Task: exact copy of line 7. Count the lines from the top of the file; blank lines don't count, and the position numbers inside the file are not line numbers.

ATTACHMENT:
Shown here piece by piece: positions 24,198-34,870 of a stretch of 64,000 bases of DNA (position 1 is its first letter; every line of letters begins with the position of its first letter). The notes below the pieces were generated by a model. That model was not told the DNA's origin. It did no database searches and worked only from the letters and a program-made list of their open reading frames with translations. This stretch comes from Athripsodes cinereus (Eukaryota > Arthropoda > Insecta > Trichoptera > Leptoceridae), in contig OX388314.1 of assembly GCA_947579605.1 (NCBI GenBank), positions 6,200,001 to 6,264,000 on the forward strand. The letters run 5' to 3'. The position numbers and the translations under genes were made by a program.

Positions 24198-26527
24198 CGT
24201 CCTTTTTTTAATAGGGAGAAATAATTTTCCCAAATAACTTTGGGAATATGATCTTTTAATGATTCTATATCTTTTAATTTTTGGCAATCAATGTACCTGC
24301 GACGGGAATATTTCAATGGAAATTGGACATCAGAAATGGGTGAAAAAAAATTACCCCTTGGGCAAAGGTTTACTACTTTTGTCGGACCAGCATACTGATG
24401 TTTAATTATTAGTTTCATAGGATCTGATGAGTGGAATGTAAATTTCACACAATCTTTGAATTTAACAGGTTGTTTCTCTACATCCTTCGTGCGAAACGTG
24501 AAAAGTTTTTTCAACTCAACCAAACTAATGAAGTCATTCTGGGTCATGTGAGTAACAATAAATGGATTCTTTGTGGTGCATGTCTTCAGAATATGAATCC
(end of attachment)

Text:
24501 AAAAGTTTTTTCAACTCAACCAAACTAATGAAGTCATTCTGGGTCATGTGAGTAACAATAAATGGATTCTTTGTGGTGCATGTCTTCAGAATATGAATCC